I will say that I've griped all year (so far) about the books I'm reading being too depressing. This one is sad as one of the main plot points is the tragic death of a young person. But somehow it was still enjoyable. Not saccharine, not maudlin. The story takes place six months after the tragedy, so it's not completely raw. The main characters have gone through the first stages and grief offscreen and are beginning to come to terms with life again.
Movie buffs will appreciate all the classic film references and the main character's habit of seeing life through the lens of a screenplay. I'm in my 30s, but I remember well being a teenager and wishing my life could be more like a movie (or a book or a TV show or a play - I wasn't limited by format). It really rang true.
At the end of the audiobook, Federle offers some behind-the-scenes stuff: his inspiration for writing the book, how he's similar to his main character Quinn, and the authors who've influenced him. He mentions the book Mindset: The New Psychology of Success as helping him to become a writer after being a dancer on Broadway. Thank you to the author of that book because Federle's work is so amazing for young readers! I hope he's working on a new one right now. ...more
I think I'm with Leonard on this one. His review is definitely worth a read.
I didn't finish this because it felt awfully breezy for the violent subjeI think I'm with Leonard on this one. His review is definitely worth a read.
I didn't finish this because it felt awfully breezy for the violent subject matter. Do I sound like I'm against nonfiction being fun? I'm really not. I like fun! But a light tone when talking about atrocity is more appropriate for adults who, presumably, get how serious it truly is, even when the violence took place hundreds of years ago. Booklist called this book "pure excitement" and I'm just SMH that senseless violence is so thrilling to so many.
Ever since I had a baby I can't stomach violence like I used to. I can't watch Game of Thrones anymore. I even have trouble watching the NFL because I feel bad for the mothers of the players getting their brains smashed for entertainment. I'm not the right reader for this book right now. ...more
Set during WWII when many children were transplanted from London to the countryside to escape the Blitz (this seems to be a popular setting, no?). TheSet during WWII when many children were transplanted from London to the countryside to escape the Blitz (this seems to be a popular setting, no?). There are some very familiar elements here (e.g. the villain is a creepy witch who preys on children) but it's got some unexpected twists. It's a good page-turner, but thematically it felt a bit shallow to me. Katherine isn't a super interesting hero and indeed most of the characters felt a bit flat. Except, I will say, I always appreciate a villain with a good backstory, and that was definitely happening.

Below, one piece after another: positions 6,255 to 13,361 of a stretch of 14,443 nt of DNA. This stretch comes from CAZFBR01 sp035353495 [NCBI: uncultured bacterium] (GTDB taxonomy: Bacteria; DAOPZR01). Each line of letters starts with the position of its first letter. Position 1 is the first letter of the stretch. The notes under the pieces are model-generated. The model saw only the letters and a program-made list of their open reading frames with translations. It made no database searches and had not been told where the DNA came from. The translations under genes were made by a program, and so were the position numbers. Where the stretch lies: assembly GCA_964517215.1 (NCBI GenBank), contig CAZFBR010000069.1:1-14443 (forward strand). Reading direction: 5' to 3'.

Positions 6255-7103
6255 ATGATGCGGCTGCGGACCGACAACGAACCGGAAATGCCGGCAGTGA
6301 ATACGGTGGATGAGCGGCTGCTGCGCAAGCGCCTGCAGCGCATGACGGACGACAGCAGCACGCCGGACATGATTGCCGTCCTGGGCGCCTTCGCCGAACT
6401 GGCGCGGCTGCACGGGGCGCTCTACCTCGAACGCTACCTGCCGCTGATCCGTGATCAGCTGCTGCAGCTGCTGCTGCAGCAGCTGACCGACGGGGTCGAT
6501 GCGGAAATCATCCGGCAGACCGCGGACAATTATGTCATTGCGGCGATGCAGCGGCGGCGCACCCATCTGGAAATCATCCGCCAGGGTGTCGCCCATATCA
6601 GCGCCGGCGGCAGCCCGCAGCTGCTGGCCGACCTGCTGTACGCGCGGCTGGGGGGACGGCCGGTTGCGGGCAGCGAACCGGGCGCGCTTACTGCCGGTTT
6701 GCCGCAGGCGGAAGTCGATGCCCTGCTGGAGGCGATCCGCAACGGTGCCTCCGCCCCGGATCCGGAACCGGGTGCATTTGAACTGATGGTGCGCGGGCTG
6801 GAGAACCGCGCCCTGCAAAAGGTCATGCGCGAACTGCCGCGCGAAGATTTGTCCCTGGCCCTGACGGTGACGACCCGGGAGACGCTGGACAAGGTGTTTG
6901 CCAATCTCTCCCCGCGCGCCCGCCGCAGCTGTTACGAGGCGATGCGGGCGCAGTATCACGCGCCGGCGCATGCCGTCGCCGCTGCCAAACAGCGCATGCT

Another sad one, folks. There has to be a novel published in 2016 that isn't about death and/or other bummers, right? I did really (I mean really, reaAnother sad one, folks. There has to be a novel published in 2016 that isn't about death and/or other bummers, right? I did really (I mean really, really) like this one. But I'm still and ever weary of this theme.
Set in the late 19th century, this is historical fiction at its most exciting. Our 12-year-old hero Joseph is tragically orphaned and alone in rural Washington State. He goes on a quest with one goal: to get his horse, Sarah, back. She's all he has left in the world. Along the way, Joseph faces danger and forges a bond with another lost boy. In some ways this is very different from Gemeinhart's first book (The Honest Truth) but both books have a strong emotional core and riveting (and, if I'm putting on my critic hat, kinda over-the-top) plots.
I grew very attached to Ah-Kee, the Chinese boy who, like Joseph, is all alone in the world. It says something about an author's abilities when they can create a fully realized character with no dialogue. Ah-Kee doesn't speak English and the story is told from Joseph's POV, so the reader doesn't know exactly what Ah-Kee is saying. (Just now, though, I'm realizing that Gemeinhart also does this with his animal characters. No dialogue, but lovable and well-drawn through action and description.) This book explores communication without a common language in a way that's both funny and meaningful. ...more
A gripping, horrifying depiction of war. It's hard to talk about what makes this book special without spoiling it. Suffice it to say, if you can handlA gripping, horrifying depiction of war. It's hard to talk about what makes this book special without spoiling it. Suffice it to say, if you can handle gruesome details of battlefields, injuries, deprivation, and atrocity, this book is a rewarding read. So much historical detail to take in.
The plot structure is interesting - the story abruptly changes partway through. I like it when a book surprises me and this one definitely did.
I'd probably suggest this for ages 11 and up. It really depends on how sensitive the reader is. ...more